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We must stop the extradition of Julian Assange

Julian Assange at Westminster Magistrates Court in 2019. Jack Taylor/Getty

A life-size bronze statue of Julian Assange recently appeared in Parliament Square, says Duncan Campbell in The Guardian – a reminder that the activist may soon be dragged, “handcuffed and protesting”, from Belmarsh prison to a high-security US jail. He faces an indefinite sentence for publishing “damning” secret government documents about the Afghanistan and Iraq wars on his site, WikiLeaks. The last message sent to me by the late Daniel Ellsberg – who “risked his own freedom” by bravely leaking intelligence on the Vietnam War – argued fiercely that Assange’s treatment is an outrage. “Any journalist anywhere in the world,” he said, “could now be extradited for exposing information classified in the US.”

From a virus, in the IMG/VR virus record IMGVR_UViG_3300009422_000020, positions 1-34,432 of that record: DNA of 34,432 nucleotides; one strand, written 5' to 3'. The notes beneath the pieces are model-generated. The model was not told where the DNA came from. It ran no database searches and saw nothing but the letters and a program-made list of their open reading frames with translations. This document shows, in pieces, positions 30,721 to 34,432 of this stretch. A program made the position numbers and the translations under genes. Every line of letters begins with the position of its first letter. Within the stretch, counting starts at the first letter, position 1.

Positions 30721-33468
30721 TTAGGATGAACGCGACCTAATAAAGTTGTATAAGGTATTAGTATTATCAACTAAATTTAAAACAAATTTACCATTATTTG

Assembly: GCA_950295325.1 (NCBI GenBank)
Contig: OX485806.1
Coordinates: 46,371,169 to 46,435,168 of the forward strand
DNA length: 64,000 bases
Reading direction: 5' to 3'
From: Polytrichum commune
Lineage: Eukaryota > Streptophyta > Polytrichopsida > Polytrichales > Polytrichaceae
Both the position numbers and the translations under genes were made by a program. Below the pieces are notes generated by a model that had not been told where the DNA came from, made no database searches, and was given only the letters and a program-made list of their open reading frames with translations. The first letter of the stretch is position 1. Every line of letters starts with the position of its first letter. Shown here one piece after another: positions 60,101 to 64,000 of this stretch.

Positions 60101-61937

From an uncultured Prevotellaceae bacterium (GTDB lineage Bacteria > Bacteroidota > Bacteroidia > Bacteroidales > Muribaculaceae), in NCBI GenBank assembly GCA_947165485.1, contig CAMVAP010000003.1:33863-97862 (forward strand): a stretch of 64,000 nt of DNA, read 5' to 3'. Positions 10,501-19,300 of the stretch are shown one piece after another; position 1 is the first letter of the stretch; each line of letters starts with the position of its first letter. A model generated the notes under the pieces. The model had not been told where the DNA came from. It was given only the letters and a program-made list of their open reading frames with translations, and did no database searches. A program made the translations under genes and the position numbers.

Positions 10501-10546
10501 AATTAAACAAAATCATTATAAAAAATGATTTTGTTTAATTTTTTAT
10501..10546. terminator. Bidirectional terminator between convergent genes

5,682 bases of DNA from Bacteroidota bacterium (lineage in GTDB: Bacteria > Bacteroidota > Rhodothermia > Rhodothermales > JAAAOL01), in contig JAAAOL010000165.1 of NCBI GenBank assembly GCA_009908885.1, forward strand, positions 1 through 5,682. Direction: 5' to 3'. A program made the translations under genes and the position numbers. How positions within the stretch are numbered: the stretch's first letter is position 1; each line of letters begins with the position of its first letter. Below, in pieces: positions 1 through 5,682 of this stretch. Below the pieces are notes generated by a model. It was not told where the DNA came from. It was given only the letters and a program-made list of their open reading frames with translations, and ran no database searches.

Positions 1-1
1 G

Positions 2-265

There are plenty of people who could stop this persecution. When Joe Biden was a senator, he campaigned against the extradition of IRA suspects to the UK because he didn’t believe the British justice system was fair. And among our own politicians, what better way to prove you are against “cancel culture” and in favour of free speech than by preventing the cancellation of a free-speech activist? Any Conservative MPs who feel this only matters to “lefties and liberals” should read the recent article by Peter Hitchens in the Mail on Sunday, in which he makes a powerful attack on what he describes as a “violation of our national sovereignty”. “It is unimaginable,” he says, “that the US would hand over to us any of its citizens who had been accused of leaking British secret documents. Yet if Mr Assange is sent to face trial in the US, any British journalist who comes into possession of classified material from the US, though he has committed no crime according to our own law, faces the same danger.” For all those MPs anxious that Britain should “take back control”, here is a perfect way to do so.